Big cat kids to help an orca return home

Thank you for reading this and please do watch the video as well. At a time when wildlife is under such incredible pressure because of human actions this project is making a powerful statement.

A few days ago my friends Jeff and Katy, whale conservationists who do their work with incredible dedication and passion, contacted me about an orca whose real name is Sk’aliCh’elh-tenaut. The video tells the basic story and there’s been updates which we will bring soon.

Essentially Jeff and Katy asked if we would like to be involved by having the wildlife kids perform a ceremony to help make sure Sk’aliCh’elh-tenaut is returned to where this magnificent orca should be. Of course we said yes and we are honoured to be part of this. The Lummi tribe have a deep spiritual connection to orcas, they are family and in many ways this is the same message we are communicating to the kids here in Bardia, that these very special wild animals, leopard, tiger, rhino, elephant, all of them are part of our family.

The ceremony takes place on 24 September. I deeply believe that the return of Sk’aliCh’elh-tenaut to the place of family is incredibly important at a time where every single one of us has to examine our treatment of wildlife, our connection to nature and our questioning of our own individual spirit so as to realign and do the right thing…

More to come on this before the ceremony. Please now watch the video.

Strong positives as wildlife kids influence the community regarding coexistence…

Next month in the main update at WildTiger there will be more about collaborations, support and people involved but an attack by a tiger on a man in a rice field in a buffer zone area today heightened the need for good communication and understanding. This year so far in the Bardia/Banke/Katarniaghat area there has only been one fatality after the 2019 toll stretched well into double figures. Obviously lockdowns etc influence the dynamics but there is no doubt there is progress. In a meeting with Manju and SuSeLa (image) this morning we talked about how the kids are talking to their families, explaining their knowledge, creating understanding. Where we were sitting that village has had two very active leopards of late but the communication which has developed as a result of the kid’s program has meant everyone has stayed safe. As well as that, even small children know the different cat names whereas before all those species were known as bagh (tiger). Now they are fully aware of leopards and jungle cats etc, the differences, this understanding is vital for coexistence. We’re adapting to the new normal and next month we will be explaining more about a new system where there are ‘learning bubbles’ where kids can learn safely with tablets, the first of which are being supplied with the kind help of the Yeti Nepal Trust (New Zealand). I have a lot of faith in the processes we have thought through as we move forward. It’s a different world now and the challenges of human and wildlife coexistence have evolved with that. We are evolving with it and although there will be always be incidents we know that with positive change the safety of people and wildlife can increase.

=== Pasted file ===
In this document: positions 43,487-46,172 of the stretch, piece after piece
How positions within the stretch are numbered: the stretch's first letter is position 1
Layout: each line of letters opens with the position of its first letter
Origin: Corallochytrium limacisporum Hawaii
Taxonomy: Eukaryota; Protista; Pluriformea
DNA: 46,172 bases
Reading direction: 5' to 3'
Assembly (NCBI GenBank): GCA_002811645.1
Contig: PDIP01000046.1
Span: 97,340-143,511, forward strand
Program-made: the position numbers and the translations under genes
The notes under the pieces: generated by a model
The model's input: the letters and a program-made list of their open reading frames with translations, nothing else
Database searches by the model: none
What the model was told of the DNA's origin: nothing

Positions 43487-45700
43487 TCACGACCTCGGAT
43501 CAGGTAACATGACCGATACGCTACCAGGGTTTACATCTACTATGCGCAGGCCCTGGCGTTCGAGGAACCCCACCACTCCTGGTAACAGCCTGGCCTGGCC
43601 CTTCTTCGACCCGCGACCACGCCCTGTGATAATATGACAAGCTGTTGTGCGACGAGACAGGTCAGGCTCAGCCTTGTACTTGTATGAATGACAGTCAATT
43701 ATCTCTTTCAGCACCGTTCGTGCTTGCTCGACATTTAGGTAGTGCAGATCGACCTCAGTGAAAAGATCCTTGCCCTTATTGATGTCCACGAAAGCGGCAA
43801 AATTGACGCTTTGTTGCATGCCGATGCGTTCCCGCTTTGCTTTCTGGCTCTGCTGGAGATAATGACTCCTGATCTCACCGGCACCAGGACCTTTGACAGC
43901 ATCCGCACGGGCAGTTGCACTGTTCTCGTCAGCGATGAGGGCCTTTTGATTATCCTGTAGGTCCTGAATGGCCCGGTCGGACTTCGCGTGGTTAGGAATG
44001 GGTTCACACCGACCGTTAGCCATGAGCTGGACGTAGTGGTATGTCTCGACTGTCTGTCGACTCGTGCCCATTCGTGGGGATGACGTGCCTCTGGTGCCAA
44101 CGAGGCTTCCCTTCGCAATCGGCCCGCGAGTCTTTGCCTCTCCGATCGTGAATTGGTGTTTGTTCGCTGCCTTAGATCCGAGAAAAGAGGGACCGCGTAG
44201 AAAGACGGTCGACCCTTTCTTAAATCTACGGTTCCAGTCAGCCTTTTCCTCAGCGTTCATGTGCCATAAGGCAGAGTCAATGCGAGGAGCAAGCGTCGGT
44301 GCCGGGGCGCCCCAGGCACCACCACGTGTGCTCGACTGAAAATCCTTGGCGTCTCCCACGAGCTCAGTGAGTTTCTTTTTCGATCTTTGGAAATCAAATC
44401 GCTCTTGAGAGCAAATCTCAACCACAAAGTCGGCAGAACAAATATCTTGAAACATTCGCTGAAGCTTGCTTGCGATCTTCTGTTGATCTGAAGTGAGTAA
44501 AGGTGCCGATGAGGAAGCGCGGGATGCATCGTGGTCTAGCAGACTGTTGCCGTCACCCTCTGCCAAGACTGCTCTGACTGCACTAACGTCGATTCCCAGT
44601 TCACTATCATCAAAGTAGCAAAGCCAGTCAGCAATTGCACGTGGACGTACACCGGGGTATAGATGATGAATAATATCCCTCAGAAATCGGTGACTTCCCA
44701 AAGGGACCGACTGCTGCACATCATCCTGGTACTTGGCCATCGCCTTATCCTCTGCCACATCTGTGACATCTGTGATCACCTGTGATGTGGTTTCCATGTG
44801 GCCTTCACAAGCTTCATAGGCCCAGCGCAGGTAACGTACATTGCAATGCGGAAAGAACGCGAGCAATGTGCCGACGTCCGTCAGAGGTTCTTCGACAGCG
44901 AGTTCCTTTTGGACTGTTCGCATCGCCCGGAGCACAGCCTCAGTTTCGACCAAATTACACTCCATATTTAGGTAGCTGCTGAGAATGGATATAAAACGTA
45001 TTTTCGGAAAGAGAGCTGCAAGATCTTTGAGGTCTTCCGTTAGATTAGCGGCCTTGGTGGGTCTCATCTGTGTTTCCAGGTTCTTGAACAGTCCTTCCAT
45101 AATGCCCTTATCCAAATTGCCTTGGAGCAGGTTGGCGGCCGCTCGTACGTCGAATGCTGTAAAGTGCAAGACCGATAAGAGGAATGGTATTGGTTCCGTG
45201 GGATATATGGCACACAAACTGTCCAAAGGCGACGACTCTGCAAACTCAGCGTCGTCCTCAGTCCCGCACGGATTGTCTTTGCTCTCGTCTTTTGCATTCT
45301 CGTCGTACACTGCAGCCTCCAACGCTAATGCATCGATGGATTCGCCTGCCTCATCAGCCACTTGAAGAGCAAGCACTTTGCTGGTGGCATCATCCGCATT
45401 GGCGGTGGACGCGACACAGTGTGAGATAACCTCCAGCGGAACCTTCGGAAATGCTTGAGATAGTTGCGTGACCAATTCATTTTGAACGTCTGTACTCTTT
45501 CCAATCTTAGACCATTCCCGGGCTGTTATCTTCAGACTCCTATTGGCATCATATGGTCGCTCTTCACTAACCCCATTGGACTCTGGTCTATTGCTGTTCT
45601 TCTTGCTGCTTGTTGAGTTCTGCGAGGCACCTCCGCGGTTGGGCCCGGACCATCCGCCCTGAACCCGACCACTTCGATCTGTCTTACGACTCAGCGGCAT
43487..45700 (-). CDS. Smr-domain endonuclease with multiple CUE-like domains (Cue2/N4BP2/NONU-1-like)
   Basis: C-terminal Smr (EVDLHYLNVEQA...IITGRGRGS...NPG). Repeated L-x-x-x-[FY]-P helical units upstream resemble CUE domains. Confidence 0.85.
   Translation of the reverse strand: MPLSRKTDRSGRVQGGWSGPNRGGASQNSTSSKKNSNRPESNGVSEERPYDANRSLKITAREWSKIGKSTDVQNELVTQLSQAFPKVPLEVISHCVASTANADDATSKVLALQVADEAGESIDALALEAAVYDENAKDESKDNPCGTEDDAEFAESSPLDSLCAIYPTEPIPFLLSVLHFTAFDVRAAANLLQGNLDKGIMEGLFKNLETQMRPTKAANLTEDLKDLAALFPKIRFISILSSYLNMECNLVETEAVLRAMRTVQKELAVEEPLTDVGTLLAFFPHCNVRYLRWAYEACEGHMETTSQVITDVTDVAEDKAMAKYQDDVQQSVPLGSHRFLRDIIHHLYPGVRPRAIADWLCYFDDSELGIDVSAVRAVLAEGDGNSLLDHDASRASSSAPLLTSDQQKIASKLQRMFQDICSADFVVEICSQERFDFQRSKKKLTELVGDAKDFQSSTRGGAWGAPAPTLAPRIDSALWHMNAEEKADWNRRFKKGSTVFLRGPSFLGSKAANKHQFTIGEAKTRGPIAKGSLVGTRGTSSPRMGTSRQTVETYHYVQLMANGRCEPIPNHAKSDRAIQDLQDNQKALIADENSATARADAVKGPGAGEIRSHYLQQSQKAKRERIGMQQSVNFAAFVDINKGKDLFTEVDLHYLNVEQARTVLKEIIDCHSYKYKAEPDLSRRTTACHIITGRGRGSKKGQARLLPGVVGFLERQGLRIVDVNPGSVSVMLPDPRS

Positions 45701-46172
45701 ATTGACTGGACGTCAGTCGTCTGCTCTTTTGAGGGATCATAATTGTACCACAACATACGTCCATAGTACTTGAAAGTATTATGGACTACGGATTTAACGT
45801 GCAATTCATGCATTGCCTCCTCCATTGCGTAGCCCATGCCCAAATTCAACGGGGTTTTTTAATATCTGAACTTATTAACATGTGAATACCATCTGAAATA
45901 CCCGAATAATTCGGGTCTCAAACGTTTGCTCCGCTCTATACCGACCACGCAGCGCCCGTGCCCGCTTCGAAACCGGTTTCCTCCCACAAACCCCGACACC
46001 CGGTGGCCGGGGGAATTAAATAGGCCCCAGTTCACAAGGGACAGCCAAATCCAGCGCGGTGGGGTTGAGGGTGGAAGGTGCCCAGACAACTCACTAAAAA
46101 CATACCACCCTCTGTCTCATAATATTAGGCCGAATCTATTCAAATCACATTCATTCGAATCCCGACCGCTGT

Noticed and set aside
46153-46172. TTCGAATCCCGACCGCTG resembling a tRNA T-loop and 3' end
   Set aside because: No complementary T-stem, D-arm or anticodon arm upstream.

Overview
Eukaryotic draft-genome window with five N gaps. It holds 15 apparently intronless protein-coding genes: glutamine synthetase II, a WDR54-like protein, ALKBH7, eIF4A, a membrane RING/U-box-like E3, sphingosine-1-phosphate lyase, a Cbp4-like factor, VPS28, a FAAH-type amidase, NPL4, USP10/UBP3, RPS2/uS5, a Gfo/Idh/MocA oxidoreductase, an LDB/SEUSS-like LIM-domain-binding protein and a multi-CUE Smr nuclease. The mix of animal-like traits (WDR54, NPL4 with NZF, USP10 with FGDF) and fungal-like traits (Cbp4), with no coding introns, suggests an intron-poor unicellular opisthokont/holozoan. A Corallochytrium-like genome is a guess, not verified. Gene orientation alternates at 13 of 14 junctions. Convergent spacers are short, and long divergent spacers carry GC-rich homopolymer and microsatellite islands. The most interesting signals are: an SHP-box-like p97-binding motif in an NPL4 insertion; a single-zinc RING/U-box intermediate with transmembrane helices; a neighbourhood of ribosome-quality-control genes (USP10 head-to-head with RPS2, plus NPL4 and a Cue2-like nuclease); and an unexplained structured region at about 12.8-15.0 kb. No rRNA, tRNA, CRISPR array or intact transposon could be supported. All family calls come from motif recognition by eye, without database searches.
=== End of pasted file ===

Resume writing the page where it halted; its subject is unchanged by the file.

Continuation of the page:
Appended later in the day: